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Cane Toads Found on Sanibel

As of July 29, the cane toads have been confirmed at 8 locations and possibly 1 more.

Story on WGCU web site, July 22, 2013


On Wednesday, July 17, during monthly frog call surveys conducted by the J.N. “Ding” Darling National Wildlife Refuge (Refuge) and the Sanibel-Captiva Conservation Foundation (SCCF) on Sanibel, a population of giant toads (Rhinella marina {= marinus]), also known as cane toads or marine toads, were discoveredcane toad breeding in a temporary wetland near Middle Gulf Drive and Fulgar Street.

This species poses a SERIOUS threat to wildlife on Sanibel, as well as domestic pets. The large glands behind the eyes and above the shoulders (parotoid glands) produce a toxin (bufotoxin) that is both irritating and deadly to smaller wildlife. When a predator grabs a giant toad in their mouth, the toad inflates its body and the toxin oozes out of the parotoid glands into the mouth of the predator. It is well documented that the poison has killed pet dogs in south Florida. The literature and conversations with veterinarians and pet owners indicate it is a horrific death for the animal. There have even been human fatalities from this species from toad-licking. The tadpoles are also toxic, which can lead to fatalities in many animals that consume them. Special care should be taken to prevent dogs, cats, etc from biting or grasping these toads in their mouths.

These are very large toads, reaching up to 5.5 inches in length and possibly near five pounds. They are voracious eaters. They will eat insects, snakes, baby turtles (including small sea turtles, gopher tortoises, box turtles, etc), lizards, small mammals, and birds. They will even eat pet food or any other kind of food left outside. It is highly unique for a frog to eat nonliving food. These toads are attracted to bright lights at night because they attract insects.

Southern toads are also true toads that are native to Sanibel, but they are smaller than cane toads and the parotoid glands (one is found on either side of the head) are smaller in southern toads.  Southern toads also have "toxin" (more of an irritant) in their parotoid glands that make them unpleasant to many native species. However, there are native species that specialize in eating native toads. The Florida eastern hognose snake (Heterodon platirhinos) and southern hognose snake (Heterodon simus) are adapted to eating native toads (neither of these occur on Sanibel). However, native hognose snakes are wiped out when the cane toads infiltrate their range, due to the strong toxin. If you hold a southern toad or any true toad and they become threatened, they will ooze this irritant; if you get it in your eyes, they will burn and water for 20-30 minutes. Please wash your hands after handling any toad.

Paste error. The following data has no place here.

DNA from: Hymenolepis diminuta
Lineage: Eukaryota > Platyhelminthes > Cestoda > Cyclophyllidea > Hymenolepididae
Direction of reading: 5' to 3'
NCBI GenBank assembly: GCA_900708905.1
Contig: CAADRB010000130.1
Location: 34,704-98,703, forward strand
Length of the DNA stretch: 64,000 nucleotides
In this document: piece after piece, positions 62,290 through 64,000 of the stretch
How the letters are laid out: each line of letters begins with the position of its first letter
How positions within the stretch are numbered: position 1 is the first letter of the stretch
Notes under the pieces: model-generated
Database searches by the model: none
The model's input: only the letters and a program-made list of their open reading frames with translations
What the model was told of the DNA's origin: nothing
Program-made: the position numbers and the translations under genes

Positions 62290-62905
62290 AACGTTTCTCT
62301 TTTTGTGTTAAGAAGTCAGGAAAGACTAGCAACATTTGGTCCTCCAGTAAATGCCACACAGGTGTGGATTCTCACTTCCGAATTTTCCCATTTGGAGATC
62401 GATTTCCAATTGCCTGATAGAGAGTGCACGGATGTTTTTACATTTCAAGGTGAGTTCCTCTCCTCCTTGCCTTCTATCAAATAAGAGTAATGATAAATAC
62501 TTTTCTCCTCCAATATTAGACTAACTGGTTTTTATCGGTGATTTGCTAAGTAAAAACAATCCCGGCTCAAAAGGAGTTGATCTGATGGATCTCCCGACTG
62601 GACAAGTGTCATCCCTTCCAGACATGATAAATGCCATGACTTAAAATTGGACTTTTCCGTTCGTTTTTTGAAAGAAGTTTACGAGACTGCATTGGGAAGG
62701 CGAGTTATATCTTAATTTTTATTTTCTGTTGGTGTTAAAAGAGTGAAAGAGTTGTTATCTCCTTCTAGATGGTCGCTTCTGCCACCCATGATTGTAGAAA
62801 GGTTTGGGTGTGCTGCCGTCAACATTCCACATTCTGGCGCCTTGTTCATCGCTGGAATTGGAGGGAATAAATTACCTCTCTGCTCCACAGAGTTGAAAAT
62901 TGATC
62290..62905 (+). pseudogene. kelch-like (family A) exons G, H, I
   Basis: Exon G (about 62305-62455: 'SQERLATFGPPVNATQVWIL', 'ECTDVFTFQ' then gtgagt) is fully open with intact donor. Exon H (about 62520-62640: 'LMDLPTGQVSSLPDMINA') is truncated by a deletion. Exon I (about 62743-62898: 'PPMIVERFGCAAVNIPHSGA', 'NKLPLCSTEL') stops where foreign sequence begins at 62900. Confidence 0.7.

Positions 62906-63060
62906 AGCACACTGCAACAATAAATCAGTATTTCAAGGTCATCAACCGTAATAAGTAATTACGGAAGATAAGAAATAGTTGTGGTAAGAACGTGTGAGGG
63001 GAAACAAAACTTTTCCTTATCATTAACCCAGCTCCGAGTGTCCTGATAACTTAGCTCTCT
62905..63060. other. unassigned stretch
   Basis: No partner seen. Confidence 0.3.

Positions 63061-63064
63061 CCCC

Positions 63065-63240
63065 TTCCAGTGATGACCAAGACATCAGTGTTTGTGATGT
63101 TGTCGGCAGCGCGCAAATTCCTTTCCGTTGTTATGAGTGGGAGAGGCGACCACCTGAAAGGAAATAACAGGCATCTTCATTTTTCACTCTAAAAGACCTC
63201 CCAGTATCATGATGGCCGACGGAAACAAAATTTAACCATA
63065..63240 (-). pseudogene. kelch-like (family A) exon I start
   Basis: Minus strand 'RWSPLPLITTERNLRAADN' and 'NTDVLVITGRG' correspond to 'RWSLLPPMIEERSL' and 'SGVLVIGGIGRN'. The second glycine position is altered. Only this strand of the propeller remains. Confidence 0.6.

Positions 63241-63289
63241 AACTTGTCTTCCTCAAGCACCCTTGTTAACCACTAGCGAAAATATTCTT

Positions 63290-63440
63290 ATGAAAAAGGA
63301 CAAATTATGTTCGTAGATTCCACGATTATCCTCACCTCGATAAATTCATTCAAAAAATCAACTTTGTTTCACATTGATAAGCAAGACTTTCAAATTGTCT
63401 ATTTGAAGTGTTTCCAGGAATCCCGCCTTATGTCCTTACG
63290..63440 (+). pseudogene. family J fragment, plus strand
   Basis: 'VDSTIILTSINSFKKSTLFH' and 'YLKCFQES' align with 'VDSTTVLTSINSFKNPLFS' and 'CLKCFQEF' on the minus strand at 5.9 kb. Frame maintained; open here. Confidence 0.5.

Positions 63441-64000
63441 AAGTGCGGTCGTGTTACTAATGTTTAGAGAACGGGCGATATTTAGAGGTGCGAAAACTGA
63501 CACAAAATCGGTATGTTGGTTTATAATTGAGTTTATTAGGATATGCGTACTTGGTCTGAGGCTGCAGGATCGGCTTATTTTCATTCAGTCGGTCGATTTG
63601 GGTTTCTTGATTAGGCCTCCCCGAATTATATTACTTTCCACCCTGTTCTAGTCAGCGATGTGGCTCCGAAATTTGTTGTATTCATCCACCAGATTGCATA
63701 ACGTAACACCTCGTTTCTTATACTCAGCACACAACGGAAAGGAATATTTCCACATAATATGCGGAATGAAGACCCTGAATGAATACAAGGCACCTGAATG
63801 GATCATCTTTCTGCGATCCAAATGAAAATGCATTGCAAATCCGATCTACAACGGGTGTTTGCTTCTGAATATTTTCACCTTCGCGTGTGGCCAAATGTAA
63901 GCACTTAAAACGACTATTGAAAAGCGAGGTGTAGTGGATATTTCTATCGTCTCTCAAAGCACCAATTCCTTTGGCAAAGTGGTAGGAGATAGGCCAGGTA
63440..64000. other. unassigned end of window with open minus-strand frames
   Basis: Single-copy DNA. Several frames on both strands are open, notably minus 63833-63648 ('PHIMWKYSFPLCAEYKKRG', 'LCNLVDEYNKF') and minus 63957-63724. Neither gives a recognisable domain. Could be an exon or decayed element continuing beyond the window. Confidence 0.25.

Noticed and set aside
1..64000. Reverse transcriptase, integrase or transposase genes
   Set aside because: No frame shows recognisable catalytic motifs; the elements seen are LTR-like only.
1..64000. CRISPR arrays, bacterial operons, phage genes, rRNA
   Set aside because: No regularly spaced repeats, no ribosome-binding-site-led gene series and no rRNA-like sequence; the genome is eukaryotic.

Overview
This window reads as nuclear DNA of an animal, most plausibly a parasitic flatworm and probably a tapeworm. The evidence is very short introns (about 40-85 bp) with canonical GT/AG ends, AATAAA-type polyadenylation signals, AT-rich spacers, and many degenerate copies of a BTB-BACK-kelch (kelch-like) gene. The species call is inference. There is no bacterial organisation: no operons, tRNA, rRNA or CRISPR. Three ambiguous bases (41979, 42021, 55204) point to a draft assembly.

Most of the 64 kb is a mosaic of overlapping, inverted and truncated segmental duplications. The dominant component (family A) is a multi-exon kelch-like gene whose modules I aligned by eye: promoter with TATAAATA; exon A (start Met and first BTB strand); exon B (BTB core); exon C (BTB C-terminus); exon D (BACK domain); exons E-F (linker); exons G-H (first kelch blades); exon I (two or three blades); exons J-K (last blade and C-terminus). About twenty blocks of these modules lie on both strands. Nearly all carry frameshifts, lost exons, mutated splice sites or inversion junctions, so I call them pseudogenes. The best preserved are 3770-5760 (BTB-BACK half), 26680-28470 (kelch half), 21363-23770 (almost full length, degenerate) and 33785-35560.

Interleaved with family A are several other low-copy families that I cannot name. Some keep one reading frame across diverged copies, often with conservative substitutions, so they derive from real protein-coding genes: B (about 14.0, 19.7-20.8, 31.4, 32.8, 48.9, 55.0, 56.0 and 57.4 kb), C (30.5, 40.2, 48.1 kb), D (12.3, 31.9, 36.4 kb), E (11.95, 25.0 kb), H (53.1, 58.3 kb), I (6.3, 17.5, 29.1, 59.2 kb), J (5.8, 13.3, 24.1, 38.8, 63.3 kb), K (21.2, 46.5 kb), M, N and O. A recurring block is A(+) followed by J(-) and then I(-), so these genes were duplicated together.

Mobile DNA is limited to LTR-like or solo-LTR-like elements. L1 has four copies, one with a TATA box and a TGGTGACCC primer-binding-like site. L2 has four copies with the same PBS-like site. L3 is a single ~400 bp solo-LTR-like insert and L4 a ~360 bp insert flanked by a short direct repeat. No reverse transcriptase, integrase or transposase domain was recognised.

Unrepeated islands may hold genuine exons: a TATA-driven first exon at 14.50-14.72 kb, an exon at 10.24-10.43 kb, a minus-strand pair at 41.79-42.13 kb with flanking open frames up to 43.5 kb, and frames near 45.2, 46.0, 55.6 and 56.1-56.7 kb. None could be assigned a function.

What You Can Do

There is a recording of the cane toad’s mating call at

If you see or hear a giant toad on Sanibel or Captiva, please report it to SCCF’s Wildlife Habitat Management office at 239-472-3984. First, and foremost, please take a picture of the toad if you can, so it can be verified.

The best case scenario is that this is a small isolated population. The removal of this species from Sanibel, if possible, is crucial to delicate species. We need help in identifying any other localities where these toads may be present. Sanibel (wildlife and citizens) cannot afford to have this species spread throughout the island.

Southern Toads

Please keep in mind that there is a similar native amphibian found on Sanibel. The southern toad (Anaxyrus terrestris) is also a true toad (Family Bufonidae). Southern toads are smaller than giant toads (averaging around 3” in length). Young giant toads and adult southern toads are similar in appearance and size. A major difference between the two toads is the size of the parotid glands. Southern toads have small parotoid glands as opposed to the very large glands on giant toads.  Southern toads also have "toxin" (more of an irritant) in their parotoid glands that is not as potent as cane toads. Many animals eat these toads, but that toxin is a deterrent to certain wildlife species. If you hold a southern toad and they are threatened, they will ooze the toxin; if you get it in your eyes, they will burn and water for 20-30 minutes.

More About Cane Toads

Like most other invasive amphibians and reptiles on the island, they did not migrate here by themselves.  More likely, they were accidentally brought here in mulch, pine straw, sod, plants, or even tadpoles hiding in a small pool of water on any object transported to the island.  Giant toads originate in South and Central refuge sccf staffAmerica.

Photo right: Refuge intern Cassie Cook and SCCF intern Stephanie Cappiello looking for Cane toads.

Cane toads were brought to Australia in the 1930s to control cane grubs in sugar cane fields. They did not control cane grubs and started eating smaller vertebrates. They have spread throughout northeastern Australia and are still a serious threat. They were released in sugar cane fields in Florida to control a larval form of a beetle as well, hence the name "cane toad." Just like in Australia, they escaped from the area and became established. Also, there is a record of approximately 100 being accidentally released in the 1950s in Miami by a pet dealer.

Updated 7/22/13